• Price: $$
  • SPF: 30

BeautyCounter made the list twice. This lotion is meant to be used all over.

It’s also available in a non-nano mist form. Yes, I said mist. But get this: It’s actually a non-aerosol spray that uses only compressed air instead of propellant chemicals.

So, if you’re a fan of the spray-and-rub technique (ahem, parents of squirrelly children), you’re in luck.

I found both the lotion and the mist lightweight for a mineral sunscreen. These non-nano sunscreens go on smoothly and the faint white tint fades quickly, leaving a subtle, sheer luminosity.

One thing to note is that this sunscreen contains essential oils, which may be irritating to people with sensitive skin.

Best mineral sunscreen for kids

Hello Bello Kid’s Mineral Sunscreen

  • Price: $
  • SPF: 50

Reef-friendly and water-resistant, this sunscreen uses non-nano zinc oxide for broad-spectrum UVA and UVB protection.

Hello Bello blends this active ingredient with cocoa seed butter, avocado, cucumber, and chamomile. The result is a creamy sunscreen that spreads easily, dries quickly to a smooth finish, and even smells nice. The ingredient list does include citrus oil, which can cause irritation for some people.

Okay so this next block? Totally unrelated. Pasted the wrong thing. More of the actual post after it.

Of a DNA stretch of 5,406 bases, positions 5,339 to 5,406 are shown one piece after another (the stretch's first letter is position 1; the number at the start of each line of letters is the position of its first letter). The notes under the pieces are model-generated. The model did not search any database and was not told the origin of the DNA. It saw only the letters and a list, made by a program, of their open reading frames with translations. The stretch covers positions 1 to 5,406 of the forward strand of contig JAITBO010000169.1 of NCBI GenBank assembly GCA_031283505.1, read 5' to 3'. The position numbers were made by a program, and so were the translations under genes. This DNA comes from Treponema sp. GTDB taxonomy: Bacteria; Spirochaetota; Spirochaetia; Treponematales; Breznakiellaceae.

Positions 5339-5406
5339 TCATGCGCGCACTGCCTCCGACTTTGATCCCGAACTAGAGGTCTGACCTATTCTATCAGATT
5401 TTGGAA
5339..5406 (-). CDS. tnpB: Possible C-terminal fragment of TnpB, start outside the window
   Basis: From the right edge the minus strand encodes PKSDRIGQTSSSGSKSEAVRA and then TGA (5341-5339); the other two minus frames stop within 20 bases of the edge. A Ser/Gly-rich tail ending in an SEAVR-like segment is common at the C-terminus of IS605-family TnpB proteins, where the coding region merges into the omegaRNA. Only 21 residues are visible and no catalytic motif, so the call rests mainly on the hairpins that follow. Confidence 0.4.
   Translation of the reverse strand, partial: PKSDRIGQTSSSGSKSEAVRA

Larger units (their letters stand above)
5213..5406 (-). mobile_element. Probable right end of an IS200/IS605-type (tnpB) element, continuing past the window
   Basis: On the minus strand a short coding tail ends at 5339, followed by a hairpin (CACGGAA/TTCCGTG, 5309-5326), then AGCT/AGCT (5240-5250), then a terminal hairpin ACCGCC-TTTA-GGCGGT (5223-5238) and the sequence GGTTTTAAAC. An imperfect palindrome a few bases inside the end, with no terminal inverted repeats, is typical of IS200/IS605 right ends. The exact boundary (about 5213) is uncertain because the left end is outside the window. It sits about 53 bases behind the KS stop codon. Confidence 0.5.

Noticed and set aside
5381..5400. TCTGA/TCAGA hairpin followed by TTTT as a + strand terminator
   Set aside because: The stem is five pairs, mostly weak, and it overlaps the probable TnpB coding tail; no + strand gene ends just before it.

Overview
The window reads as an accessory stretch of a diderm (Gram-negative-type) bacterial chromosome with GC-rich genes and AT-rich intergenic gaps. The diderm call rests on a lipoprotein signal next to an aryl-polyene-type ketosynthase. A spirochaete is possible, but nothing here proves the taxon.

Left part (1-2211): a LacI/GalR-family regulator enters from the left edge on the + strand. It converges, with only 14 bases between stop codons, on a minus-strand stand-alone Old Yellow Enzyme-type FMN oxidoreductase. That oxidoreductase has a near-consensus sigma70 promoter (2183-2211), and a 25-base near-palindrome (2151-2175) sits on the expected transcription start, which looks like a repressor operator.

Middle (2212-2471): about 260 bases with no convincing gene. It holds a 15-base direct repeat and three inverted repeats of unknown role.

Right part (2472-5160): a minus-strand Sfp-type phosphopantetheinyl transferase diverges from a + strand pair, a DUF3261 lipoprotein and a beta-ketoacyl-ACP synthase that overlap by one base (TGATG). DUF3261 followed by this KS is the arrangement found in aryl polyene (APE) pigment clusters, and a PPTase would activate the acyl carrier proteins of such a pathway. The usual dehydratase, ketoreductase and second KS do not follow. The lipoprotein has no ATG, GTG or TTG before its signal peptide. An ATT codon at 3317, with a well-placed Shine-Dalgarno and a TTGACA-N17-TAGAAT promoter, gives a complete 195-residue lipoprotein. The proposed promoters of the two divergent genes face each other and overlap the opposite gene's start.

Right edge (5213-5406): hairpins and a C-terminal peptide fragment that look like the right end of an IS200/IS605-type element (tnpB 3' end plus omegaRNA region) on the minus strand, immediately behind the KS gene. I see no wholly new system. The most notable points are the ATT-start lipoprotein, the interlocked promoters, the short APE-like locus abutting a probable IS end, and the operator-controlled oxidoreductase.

It may be marketed for kids, but I regularly use this one on my body from the neck down.

Best performance mineral sunscreen

SALT & STONE Natural Mineral Sunscreen Lotion

  • Price: $
  • SPF: 30

As a professional snowboarder, Nima Jalali was exposed to the elements all over the world— and he was no stranger to sunscreen. Now, his company SALT & STONE provides mineral-based, reef-safe SPF formulations, and other products that are ready for action.

Lightweight, non-greasy, water-resistant, and sweat-resistant, this sunscreen spreads well. Plus, the addition of ashwagandha, hyaluronic acid, and green tea give it bonus hydration and antioxidant properties.